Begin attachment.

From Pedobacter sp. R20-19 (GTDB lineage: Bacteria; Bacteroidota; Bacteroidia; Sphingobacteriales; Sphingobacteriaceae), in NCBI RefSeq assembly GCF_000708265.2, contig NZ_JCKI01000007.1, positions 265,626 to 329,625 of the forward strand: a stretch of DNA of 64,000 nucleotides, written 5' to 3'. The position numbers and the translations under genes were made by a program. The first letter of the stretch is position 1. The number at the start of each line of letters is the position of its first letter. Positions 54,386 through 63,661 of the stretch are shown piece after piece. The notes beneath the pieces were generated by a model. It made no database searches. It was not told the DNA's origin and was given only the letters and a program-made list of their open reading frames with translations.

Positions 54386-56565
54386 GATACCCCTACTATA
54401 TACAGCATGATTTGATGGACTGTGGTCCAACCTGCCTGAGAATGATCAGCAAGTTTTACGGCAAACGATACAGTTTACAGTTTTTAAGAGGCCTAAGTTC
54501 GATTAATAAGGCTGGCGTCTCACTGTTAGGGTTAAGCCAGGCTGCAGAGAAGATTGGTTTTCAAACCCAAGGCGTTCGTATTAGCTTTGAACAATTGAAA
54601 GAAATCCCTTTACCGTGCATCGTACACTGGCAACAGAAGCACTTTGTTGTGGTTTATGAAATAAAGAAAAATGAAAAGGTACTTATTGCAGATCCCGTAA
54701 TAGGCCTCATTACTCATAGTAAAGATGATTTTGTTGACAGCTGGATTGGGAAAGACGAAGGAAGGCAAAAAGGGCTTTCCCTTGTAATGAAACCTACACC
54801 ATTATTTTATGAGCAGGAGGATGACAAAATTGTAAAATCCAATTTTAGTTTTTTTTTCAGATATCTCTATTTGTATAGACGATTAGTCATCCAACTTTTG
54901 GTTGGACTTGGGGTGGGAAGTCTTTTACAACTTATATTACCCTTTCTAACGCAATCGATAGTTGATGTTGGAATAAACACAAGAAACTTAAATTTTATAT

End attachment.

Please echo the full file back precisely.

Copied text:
From Pedobacter sp. R20-19 (GTDB lineage: Bacteria; Bacteroidota; Bacteroidia; Sphingobacteriales; Sphingobacteriaceae), in NCBI RefSeq assembly GCF_000708265.2, contig NZ_JCKI01000007.1, positions 265,626 to 329,625 of the forward strand: a stretch of DNA of 64,000 nucleotides, written 5' to 3'. The position numbers and the translations under genes were made by a program. The first letter of the stretch is position 1. The number at the start of each line of letters is the position of its first letter. Positions 54,386 through 63,661 of the stretch are shown piece after piece. The notes beneath the pieces were generated by a model. It made no database searches. It was not told the DNA's origin and was given only the letters and a program-made list of their open reading frames with translations.

Positions 54386-56565
54386 GATACCCCTACTATA
54401 TACAGCATGATTTGATGGACTGTGGTCCAACCTGCCTGAGAATGATCAGCAAGTTTTACGGCAAACGATACAGTTTACAGTTTTTAAGAGGCCTAAGTTC
54501 GATTAATAAGGCTGGCGTCTCACTGTTAGGGTTAAGCCAGGCTGCAGAGAAGATTGGTTTTCAAACCCAAGGCGTTCGTATTAGCTTTGAACAATTGAAA
54601 GAAATCCCTTTACCGTGCATCGTACACTGGCAACAGAAGCACTTTGTTGTGGTTTATGAAATAAAGAAAAATGAAAAGGTACTTATTGCAGATCCCGTAA
54701 TAGGCCTCATTACTCATAGTAAAGATGATTTTGTTGACAGCTGGATTGGGAAAGACGAAGGAAGGCAAAAAGGGCTTTCCCTTGTAATGAAACCTACACC
54801 ATTATTTTATGAGCAGGAGGATGACAAAATTGTAAAATCCAATTTTAGTTTTTTTTTCAGATATCTCTATTTGTATAGACGATTAGTCATCCAACTTTTG
54901 GTTGGACTTGGGGTGGGAAGTCTTTTACAACTTATATTACCCTTTCTAACGCAATCGATAGTTGATGTTGGAATAAACACAAGAAACTTAAATTTTATAT